IEEE—the world’s largest professional association dedicated to advancing technological innovation and excellence for the benefit of humanity, with more than 430,000 members in more than 160 countries and across an unmatched array of existing and emerging technology spaces—is uniquely positioned to assist municipalities in managing their transition to smart cities. Through the global, multi-discipline IEEE Smart Cities Initiative, announced in March 2014, IEEE is providing education, insight, and expertise and creating a forum for collaboration of all stakeholders in smart cities on the technological and behavioral innovations that will be entailed.

Not only has IEEE assembled a powerful, talented team and Web portal to assist municipalities in addressing all essential services that need to be managed in unison, it also is providing investment to selected municipalities in developed and developing countries through strategic and practical advice from a dedicated team of IEEE experts, as well as education and training.

IEEE aims to engage with 10 cities through 2016 through the IEEE Smart Cities Urbanization Challenge. The effort in each selected municipality will consist of an inaugural workshop, graduate student support, funding to develop content for massive open online courses (MOOCs), organization of an international conference on smart cities, and access to IEEE Distinguished Lecturers.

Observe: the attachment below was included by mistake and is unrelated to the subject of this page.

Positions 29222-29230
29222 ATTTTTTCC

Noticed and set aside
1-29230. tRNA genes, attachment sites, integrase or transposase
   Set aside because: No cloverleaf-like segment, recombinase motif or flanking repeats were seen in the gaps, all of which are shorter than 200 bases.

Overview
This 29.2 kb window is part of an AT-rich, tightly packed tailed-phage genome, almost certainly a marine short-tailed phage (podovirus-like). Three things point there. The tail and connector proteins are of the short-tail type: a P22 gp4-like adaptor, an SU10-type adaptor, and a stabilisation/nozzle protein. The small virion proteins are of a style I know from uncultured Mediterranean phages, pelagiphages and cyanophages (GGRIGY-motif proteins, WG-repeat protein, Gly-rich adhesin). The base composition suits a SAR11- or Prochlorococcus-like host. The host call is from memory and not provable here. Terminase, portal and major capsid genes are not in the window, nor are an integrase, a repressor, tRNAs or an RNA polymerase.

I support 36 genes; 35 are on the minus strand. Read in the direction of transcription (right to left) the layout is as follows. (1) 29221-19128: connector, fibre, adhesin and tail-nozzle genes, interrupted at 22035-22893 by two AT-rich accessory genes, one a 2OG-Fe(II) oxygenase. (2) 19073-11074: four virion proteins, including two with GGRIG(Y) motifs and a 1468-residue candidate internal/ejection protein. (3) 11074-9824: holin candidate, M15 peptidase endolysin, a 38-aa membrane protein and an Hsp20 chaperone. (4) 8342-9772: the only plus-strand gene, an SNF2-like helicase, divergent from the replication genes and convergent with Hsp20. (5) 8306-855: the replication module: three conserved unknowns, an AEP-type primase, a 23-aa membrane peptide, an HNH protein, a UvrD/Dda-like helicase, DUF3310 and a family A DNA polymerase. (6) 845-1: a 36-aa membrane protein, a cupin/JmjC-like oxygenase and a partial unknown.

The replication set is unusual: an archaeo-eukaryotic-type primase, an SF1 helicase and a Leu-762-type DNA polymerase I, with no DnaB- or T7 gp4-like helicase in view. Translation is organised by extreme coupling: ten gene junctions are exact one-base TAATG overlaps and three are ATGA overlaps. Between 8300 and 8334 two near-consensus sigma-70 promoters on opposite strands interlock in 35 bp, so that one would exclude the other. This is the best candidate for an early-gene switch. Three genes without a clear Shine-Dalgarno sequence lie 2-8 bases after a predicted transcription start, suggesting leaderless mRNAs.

Sharing Expertise

One requirement for municipalities that are selected as participants in the IEEE Smart Cities Urbanization Challenge will be to share lessons learned with businesses, citizens, city planners, elected officials, and non-profits in other cities and with IEEE team members. This is intended to help all project participants make better-informed decisions and avoid “re-inventing the wheel” in their transition to smart cities.

Guadalajara, Mexico, is the initial participating municipality. A comprehensive city-specific workshop, “Smart Cities of the Future,” took place in Guadalajara in October 2013. The city of about 1.5 million people established an organization, Ciudad Creativa Digital (CCD), to coordinate its transition.

“IEEE Smart Cities Initiative support is integral to our city’s comprehensive strategy to revive and regenerate its historic city center,” said Victor Larios, who heads the IEEE Smart City Initiative Pilot in Guadalajara.

“IEEE is planning to work with 10 cities that have very different contexts and different goals, in order to build a diversity of best practices from which other developing smart cities can draw. Each smart city will have different requirements and different priorities in its evolution—for one city, the Internet of Things (IoT) will be very important. For another, the Smart Grid might be a more urgent concern,” Larios said.  

“IEEE provides an invaluable forum for global expertise to work together, exchange information, and advance innovation, and that’s critical because there is so much we can learn from each other around the world,” he said.

Gilles Betis is chair of the IEEE Smart Cities Initiative and leads the Urban Life and Mobility action line of EIT ICT Labs. He has been involved for more than 20 years in the design of complex systems, first in the filed of military air defense and then in transportation systems. He can be reached at gilles.betis@eitictlabs.eu.